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Fat or Fit?

Hardly a week passes without there being an article in the News about the obesity crisis in the human population

So how do you know if your horse is overweight?

I would probably not advise comparing your horse with its stablemates due to the problem of common perception described earlier.  Body Condition Scoring (BCS ) has been devised for evaluation of condition in order to standardise measurements and excellent advice can be downloaded from the websites of World Horse Welfare (Right Weight Guide) and the Blue Cross (Fat Horse Slim)

Today’s young people may be the first generation not to have longer lifespans than their parents. There is a huge increase in Type 2 diabetes and obesity is linked to heart disease, numerous types of cancer and joint problems.

When it comes to our pets, it would be fair to say the same pattern is occurring. Small animal vets have been very concerned about obesity in dogs and cats for at least ten years and I am afraid the equine population is going the same way. Perhaps it is a question of perception and we are used to seeing a rounder outline as “normal”. Looking back, the most famous champion show pony of the time “Holly of Spring” would look poor in a line up nowadays!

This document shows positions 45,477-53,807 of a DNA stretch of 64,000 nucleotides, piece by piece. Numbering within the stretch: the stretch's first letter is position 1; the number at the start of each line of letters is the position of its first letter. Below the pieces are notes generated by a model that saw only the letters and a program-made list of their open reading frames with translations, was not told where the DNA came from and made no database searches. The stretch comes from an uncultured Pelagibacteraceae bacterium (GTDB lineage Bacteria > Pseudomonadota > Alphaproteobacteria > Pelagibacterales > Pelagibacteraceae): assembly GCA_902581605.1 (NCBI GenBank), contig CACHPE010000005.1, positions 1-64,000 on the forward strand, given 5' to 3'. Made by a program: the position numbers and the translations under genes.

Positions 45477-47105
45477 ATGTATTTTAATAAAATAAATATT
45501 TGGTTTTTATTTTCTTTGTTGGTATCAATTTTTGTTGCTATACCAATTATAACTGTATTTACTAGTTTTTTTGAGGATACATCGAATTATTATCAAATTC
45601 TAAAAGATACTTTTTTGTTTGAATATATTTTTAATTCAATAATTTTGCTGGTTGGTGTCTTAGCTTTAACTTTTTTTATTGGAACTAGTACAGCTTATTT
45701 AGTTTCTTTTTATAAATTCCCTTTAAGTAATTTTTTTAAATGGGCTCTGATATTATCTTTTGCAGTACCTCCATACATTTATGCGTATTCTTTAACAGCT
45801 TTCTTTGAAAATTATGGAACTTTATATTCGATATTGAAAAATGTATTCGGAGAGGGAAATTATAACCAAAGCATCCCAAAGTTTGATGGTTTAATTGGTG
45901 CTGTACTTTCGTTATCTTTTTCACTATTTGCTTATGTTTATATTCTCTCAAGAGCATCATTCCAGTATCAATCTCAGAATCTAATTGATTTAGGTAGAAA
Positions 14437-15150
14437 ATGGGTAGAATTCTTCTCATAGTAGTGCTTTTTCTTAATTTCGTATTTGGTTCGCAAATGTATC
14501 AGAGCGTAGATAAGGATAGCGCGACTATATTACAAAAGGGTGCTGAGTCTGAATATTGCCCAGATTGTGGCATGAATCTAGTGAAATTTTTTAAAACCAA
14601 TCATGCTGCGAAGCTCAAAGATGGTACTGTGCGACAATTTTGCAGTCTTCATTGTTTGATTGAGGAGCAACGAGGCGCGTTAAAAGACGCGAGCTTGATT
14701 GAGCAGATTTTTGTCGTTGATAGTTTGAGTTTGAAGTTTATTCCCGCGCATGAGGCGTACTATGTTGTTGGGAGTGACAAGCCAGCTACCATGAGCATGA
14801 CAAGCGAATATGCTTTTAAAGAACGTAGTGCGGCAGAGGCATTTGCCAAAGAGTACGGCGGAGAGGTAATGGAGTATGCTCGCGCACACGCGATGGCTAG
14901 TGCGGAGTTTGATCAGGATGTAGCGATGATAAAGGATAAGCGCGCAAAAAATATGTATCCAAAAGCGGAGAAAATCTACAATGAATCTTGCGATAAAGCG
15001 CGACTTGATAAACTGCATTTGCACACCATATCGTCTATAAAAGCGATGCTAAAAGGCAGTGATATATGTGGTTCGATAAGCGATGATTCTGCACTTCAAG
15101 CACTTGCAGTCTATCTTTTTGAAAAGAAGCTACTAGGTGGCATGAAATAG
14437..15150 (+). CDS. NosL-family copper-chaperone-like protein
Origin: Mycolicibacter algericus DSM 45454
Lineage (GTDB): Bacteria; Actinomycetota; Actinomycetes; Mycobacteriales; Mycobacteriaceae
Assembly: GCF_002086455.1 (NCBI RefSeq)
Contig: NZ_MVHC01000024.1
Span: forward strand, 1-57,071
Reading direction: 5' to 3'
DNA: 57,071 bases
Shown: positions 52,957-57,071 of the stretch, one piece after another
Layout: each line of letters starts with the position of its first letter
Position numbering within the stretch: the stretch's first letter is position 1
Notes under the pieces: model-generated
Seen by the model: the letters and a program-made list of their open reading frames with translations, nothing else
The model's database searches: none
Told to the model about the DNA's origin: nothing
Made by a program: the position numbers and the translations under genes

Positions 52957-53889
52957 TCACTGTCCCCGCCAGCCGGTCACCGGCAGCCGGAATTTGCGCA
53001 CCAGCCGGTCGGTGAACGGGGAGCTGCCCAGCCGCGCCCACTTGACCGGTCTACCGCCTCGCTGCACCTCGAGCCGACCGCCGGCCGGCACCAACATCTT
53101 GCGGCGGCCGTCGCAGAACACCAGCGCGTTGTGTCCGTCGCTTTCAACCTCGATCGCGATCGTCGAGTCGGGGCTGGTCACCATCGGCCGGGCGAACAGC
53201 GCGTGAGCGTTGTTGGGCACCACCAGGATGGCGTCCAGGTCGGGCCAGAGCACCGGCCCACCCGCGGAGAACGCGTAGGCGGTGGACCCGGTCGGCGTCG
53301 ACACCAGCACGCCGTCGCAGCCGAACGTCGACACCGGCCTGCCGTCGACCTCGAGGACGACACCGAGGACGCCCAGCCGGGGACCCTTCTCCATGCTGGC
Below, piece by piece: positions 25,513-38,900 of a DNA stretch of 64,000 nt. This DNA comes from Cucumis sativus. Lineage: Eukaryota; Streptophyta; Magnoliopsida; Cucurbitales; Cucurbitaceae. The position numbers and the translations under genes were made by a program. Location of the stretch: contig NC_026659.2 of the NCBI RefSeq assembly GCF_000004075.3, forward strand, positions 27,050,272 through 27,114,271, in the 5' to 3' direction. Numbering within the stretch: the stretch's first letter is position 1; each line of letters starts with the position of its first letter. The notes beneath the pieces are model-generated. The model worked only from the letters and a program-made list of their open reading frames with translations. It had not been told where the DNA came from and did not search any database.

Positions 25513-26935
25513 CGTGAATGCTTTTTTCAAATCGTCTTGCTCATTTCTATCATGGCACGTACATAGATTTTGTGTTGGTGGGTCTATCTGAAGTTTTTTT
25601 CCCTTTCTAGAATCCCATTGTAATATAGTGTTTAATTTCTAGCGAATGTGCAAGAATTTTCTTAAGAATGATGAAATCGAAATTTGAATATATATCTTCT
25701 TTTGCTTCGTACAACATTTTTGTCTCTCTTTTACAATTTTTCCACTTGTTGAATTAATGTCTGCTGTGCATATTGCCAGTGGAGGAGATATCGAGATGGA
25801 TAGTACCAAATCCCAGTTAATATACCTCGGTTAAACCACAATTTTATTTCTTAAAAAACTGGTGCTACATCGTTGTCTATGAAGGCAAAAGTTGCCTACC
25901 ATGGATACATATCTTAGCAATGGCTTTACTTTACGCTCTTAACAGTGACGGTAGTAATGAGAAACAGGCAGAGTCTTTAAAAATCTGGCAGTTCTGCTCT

So, is there a problem with our horses being a little on the plump side? - The answer is a resounding YES!!! Just as in human medicine where obesity is linked to numerous health problems, so is it in horses. Most people will be aware of the relationship between weight and laminitis, but far fewer will know that weight loss is at least as effective as drugs for pain relief in overweight arthritic animals. It goes without saying that the more weight the animal has to carry, the greater strain its muscles, tendons and joints will have to bear. Being overweight is therefore also a direct contributory factor in osteo arthritis. A fat mammal whatever the species will not just have external fat visible as a “spare tyre”, “cresty neck” or “pudgy bottom”; adipose tissue also accumulates inside the body cavities.